Discussing Aesop Rock is as much of an adventure as listening to his raps. Stylistically, he is unlike any rapper in the history of the genre. Comparisons have always been impossible to make – spitting in a nasally grumble, the celebrated Def Jukie’s claim to fame has been spinning abstract, arguably nonsensical narratives, leaving fans split on whether the New York emcee is indeed a lyrical genius… or a crazy, random bastard. As such, he’s become a hot topic – his relationship with heads remains almost universally loved or hated – for every loyal fan there’s a naysayer. Or three.
I won’t front like me and Aes Rock are always on the same page (who is) but like all his previous efforts, he once again manages to throw fucked-up ideas at my brain until it starts to hurt. Yeah, it’s a bit of a difficult record. And it isn’t even one of those things where you have to be “in the mood” to “get into it” – fans often find themselves forcing the album down their throats, in vain, to simply understand just what the fuck is going on.
For these reasons “None Shall Pass” will continue to thoroughly piss off the detractors.
Whatever your stance, Aes continues to defy hip-hop barriers. “I’ve got the whole world thinkin’ it’s a holiday, ’cause they can smell the chum in the water from miles away.” Being this is supposedly Aes’ most personal record, one can only speculate what he’s getting at with such a line. But like a teasing novel, it gives the audience a certain amount of freedom to decide for themselves. It’s difficult to recognize points of improvement or decline with such lyrical creativity, but his voice is less irritating than it once was… maybe he’s cut back on the twelve packs-a-day or something.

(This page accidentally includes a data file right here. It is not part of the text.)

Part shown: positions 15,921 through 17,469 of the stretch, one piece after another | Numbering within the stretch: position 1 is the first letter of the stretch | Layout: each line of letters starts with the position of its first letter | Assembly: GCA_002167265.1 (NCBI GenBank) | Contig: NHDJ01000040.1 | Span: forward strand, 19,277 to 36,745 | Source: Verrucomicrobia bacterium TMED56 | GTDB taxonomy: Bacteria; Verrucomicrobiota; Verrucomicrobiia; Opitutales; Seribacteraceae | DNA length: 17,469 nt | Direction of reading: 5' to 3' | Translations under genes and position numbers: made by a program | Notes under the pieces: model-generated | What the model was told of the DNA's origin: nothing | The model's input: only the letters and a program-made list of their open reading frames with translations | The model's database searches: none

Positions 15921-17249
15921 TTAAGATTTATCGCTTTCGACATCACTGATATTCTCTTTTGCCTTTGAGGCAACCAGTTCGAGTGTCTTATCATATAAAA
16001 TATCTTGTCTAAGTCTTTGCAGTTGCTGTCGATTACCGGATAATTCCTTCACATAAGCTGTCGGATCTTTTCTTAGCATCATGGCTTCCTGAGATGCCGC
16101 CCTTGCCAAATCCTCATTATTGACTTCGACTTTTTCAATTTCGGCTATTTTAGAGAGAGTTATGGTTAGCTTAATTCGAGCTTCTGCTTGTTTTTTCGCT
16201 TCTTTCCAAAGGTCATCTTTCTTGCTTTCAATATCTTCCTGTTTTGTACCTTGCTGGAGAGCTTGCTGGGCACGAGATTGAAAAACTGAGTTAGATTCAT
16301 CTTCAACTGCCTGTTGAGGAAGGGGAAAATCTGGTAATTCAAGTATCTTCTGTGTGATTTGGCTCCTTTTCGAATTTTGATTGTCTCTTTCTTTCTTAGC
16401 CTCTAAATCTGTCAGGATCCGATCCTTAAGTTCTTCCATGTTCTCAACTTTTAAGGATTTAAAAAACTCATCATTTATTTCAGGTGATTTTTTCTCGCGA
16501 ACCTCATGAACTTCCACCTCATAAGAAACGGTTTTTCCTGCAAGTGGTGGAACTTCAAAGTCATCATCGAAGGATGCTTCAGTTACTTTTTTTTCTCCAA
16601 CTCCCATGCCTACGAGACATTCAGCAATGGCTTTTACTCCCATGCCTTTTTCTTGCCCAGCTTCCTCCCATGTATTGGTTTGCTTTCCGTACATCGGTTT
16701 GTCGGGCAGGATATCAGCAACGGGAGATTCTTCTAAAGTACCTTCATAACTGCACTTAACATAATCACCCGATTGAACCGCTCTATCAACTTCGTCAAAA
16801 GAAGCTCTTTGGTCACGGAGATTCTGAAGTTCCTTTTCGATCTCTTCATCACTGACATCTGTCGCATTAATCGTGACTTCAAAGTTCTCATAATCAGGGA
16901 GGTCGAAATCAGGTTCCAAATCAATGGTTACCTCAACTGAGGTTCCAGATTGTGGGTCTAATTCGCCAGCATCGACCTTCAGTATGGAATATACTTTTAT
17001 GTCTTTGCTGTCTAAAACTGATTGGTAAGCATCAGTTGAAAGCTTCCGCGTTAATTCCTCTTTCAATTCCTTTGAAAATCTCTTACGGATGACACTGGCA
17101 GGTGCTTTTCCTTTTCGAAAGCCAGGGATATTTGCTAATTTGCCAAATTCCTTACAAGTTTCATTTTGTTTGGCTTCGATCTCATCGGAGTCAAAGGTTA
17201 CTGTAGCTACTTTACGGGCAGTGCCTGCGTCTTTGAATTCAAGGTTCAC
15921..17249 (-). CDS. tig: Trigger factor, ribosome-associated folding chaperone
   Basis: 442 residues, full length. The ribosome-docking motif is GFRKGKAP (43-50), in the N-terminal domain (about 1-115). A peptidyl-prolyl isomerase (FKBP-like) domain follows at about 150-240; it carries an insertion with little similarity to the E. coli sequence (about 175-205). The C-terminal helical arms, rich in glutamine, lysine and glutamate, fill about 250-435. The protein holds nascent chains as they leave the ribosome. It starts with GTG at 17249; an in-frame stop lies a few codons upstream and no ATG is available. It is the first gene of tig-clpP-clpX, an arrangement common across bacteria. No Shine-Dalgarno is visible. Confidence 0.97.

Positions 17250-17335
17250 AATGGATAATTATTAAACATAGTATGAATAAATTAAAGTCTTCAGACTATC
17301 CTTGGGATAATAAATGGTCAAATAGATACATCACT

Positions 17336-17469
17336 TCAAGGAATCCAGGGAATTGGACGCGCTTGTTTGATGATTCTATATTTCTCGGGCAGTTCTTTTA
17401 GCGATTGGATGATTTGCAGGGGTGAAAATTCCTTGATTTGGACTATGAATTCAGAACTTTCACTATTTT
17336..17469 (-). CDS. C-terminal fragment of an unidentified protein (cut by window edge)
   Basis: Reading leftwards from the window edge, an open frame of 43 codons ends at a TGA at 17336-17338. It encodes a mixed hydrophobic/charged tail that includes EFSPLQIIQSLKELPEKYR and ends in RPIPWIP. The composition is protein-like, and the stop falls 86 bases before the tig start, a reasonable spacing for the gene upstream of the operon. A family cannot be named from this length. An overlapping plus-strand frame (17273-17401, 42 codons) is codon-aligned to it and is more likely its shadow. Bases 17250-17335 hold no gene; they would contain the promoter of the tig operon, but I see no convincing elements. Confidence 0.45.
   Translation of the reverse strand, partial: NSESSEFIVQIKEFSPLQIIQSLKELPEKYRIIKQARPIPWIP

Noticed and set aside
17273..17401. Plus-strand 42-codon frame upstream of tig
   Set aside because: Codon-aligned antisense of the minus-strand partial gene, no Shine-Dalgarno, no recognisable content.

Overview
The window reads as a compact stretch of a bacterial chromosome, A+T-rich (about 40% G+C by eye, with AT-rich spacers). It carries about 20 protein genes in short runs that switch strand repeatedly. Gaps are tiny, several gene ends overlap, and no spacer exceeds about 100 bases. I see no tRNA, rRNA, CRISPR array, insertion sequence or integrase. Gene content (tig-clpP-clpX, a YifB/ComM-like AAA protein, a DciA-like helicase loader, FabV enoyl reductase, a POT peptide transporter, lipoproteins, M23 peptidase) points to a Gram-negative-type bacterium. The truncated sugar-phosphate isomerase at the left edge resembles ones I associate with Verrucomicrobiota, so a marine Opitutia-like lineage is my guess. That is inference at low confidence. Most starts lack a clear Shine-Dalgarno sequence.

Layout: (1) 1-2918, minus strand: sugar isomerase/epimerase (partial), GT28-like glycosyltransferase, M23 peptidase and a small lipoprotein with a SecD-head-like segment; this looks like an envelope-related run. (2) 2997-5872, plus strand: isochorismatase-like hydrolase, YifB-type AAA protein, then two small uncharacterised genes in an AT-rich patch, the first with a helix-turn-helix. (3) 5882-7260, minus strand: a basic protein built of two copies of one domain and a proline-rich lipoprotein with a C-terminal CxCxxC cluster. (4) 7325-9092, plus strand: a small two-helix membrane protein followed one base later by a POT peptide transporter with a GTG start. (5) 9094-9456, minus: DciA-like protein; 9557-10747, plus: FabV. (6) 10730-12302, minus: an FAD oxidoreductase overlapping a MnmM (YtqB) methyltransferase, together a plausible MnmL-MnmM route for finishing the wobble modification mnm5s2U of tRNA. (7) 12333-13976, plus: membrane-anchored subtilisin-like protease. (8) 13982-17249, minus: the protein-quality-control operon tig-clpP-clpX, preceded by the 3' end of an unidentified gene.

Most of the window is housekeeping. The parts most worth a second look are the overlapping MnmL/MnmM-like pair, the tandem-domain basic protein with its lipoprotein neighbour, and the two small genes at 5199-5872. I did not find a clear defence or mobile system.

Longtime collaborator Blockhead’s beats are tight, although different, while Aesop’s production remains almost perfect for his own style. The beats work with the rhymes as a product of cohesion – not so much because they’re funky all by themselves. The overall sound is similar to “Bazooka Tooth,” but is comparatively settled down… the tracks don’t bang and blitz quite as much, in favor of a more chilled vibe. This has its pros and cons, as “None Shall Pass” is both easier to follow and brew over, but lacks a degree of abstract excitement.
The experimentation of sampling different genres (particularly quirky rock and even blues) is interesting, but probably doesn’t work as well as planned. All the beats fit – as components of Aes Rock’s twisted narratives they work well, but as free standing instrumentals only a handful could hold together. The melancholic soul of Blockhead’s production on “Labor Days” is sorely missed (with exception for the outstanding title track), although there are gems to be found. “Fumes” slithers with shivering bass and menacing strings, and “Coffee” sounds like a dope ’80’s pop reincarnation (if that’s possible).
“None Shall Pass” is a record you can listen to over and over, simply in trying to decipher exactly what’s being said, adding almost infinite replay value. Every song is a gorgeously peculiar collage (or is it peculiarly gorgeous…) – and whether I’m clear on it or not, I’ll let Aesop continue to run circles around me. “None Shall Pass,” Aesop’s fifth album, should not disappoint his loyal following.